The photo shows the Poecilia latipinna, Mustang Island collection site.
This post is about the saga of Poecilia latipinna and Siegen University in Germany.
Years ago we got an order from Siegen University for Poecilia latipinna (our native green sailfin molly) from Comal Springs in New Braunfels, Texas. The fish were wanted for research into female sexual preferences. They University wanted that particular P. latipinna population because they had used it before and they wanted 125 pairs. It was in January. In the winter you’d have to collect thousands of fish to get 125 males. Why? Because this species ceases reproduction in October and doesn’t resume until March. While females produce roughly the same number of males and females per brood, males, once they color up, are exposed to a much higher predation rate than females. As a result, by January there are only one or two mature males to 100 females. Now, some of the “females” are probably young males who will color up in the Spring, so the sex ratio isn’t quite that bad. I advised the University of this, and they agreed to take 250 fish, with as many males as possible and the rest females. Once in Germany, the fish were to be placed under 14 hours per day lighting and kept above 70ºF. This would trick the fish into thinking it was spring and they’d begin to reproduce and any undeveloped males would mature.
Cara (my daughter and at that time employee) and I went to Comal Springs in a New Braunfels city park and found a knee deep pool with thousands of mollies. We seined up at least a thousand and got only a handful of males. The fish were shipped to the University.
Fast forward to Fall 2013. Siegen University wanted 60 pairs of wild Poecilia latipinna again. So, I went to scout out Comal Springs. Unfortunately, the City of New Braunfels had in the interim banned wading in the pool in which the mollies congregate during the winter. I surveyed the lake fed by the springs and found the mollies too dispersed to economically capture 60 pairs. I advised the University and it was decided that another P. latipinna population could be substituted.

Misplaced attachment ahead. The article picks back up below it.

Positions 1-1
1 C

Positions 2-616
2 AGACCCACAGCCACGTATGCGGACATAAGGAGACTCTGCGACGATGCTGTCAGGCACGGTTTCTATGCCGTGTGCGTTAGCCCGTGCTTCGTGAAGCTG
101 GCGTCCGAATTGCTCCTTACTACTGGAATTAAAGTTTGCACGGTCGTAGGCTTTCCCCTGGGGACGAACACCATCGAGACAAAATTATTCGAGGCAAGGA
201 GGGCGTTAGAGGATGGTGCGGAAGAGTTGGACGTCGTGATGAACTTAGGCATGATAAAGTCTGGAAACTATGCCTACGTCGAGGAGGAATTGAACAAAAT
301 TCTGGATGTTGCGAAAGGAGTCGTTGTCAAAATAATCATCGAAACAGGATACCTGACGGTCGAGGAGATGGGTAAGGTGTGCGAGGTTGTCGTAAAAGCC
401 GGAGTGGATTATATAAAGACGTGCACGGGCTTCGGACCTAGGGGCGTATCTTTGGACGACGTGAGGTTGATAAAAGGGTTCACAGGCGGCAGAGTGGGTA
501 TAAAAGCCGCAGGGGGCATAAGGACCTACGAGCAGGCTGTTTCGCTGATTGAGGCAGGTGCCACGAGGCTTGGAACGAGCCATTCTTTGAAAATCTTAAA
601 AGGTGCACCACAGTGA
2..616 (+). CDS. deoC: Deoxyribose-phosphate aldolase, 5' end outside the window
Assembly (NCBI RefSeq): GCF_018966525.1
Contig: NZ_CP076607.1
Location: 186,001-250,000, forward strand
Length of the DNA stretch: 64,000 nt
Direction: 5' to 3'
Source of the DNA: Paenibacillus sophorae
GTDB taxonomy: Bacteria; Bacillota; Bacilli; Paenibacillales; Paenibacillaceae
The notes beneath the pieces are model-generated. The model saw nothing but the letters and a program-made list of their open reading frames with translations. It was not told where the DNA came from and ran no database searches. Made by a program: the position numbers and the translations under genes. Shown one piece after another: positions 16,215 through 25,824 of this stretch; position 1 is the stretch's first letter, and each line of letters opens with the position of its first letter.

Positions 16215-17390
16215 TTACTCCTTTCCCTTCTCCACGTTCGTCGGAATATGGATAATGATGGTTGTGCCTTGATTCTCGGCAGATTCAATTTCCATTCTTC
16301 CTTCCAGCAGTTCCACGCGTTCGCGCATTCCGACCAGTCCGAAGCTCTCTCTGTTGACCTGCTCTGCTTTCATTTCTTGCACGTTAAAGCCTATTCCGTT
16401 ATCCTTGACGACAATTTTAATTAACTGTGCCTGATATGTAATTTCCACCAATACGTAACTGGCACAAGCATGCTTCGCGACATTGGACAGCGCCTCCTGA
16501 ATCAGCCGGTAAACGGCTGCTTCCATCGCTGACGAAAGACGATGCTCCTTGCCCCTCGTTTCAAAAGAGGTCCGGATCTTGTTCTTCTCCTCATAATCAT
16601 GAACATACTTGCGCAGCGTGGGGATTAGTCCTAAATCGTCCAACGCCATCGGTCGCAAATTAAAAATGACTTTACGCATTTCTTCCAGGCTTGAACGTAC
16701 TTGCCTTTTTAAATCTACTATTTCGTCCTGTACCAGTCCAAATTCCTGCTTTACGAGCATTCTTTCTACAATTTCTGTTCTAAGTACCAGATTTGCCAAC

My first attempt to find them was Coleto Creek where we had collected hundreds of fish in the past. Ashley (our hatchery technician) and I gathered up seines, buckets, bags, boxes, etc. and headed out to Coleto Creek. Alas, the site we usually collect was a victim of Texas’ extended drought. There was no surface water. The creek was now running underground.
The next try was Coleto Creek reservoir, which is downstream of my preferred collection site. This lake is used as a cooling lake for a coal-fired power plant and as such is maintained full by pumping water, when necessary, from the Guadalupe River. I surveyed it and once again found the mollies too dispersed.
Thinking of other potential sites, I remembered collecting some very nice P. latipinna from the Guadalupe River at Victoria probably 30 years ago. I scheduled a collecting trip. Unfortunately, before we could make the trip, it rained hard and the river was flooding. I know, Texas is in drought, but I’ve heard a meteorologist describe Texas climate as “persistent drought with occasional flooding.” We’d found the flooding stage. In a few weeks the river had returned to drought conditions and we set off on a collecting trip. We found not a single molly after trying multiple sites. The population I’d collected decades ago no longer existed. I reported this to the University. They despaired of ever getting any mollies and implored me to continue looking.
By this time it was May 2014. My wife, Susie, had planned a family long weekend outing to Port Aransas, Texas on Mustang Island. I blogged about this trip before (see Poecilia latipinna Mustang Island). On that trip I planned to search for mollies and so advised the University. During the trip Susie, four of our children, and five grandchildren did some collecting in the bay where I hoped to find some fish for the University. No luck in the bays. So, we tried a freshwater drainage ditch and hit pay dirt. Lots of mollies including a decent ratio of males to females. None of the fish were large, but they were sexable. I advised the University and in late July Ashley and I collected the fish.
That proved to be the easy part. It turned out we had to coordinate with the University’s trans-shipper, the US Department of Agriculture, our vet, and American Airlines. I won’t give the blow-by-blow, but it took until until late August before Siegen University got their fish.
As a result of collecting extra fish, we now have Poecilia latipinna, Mustang Island and will soon be offering them.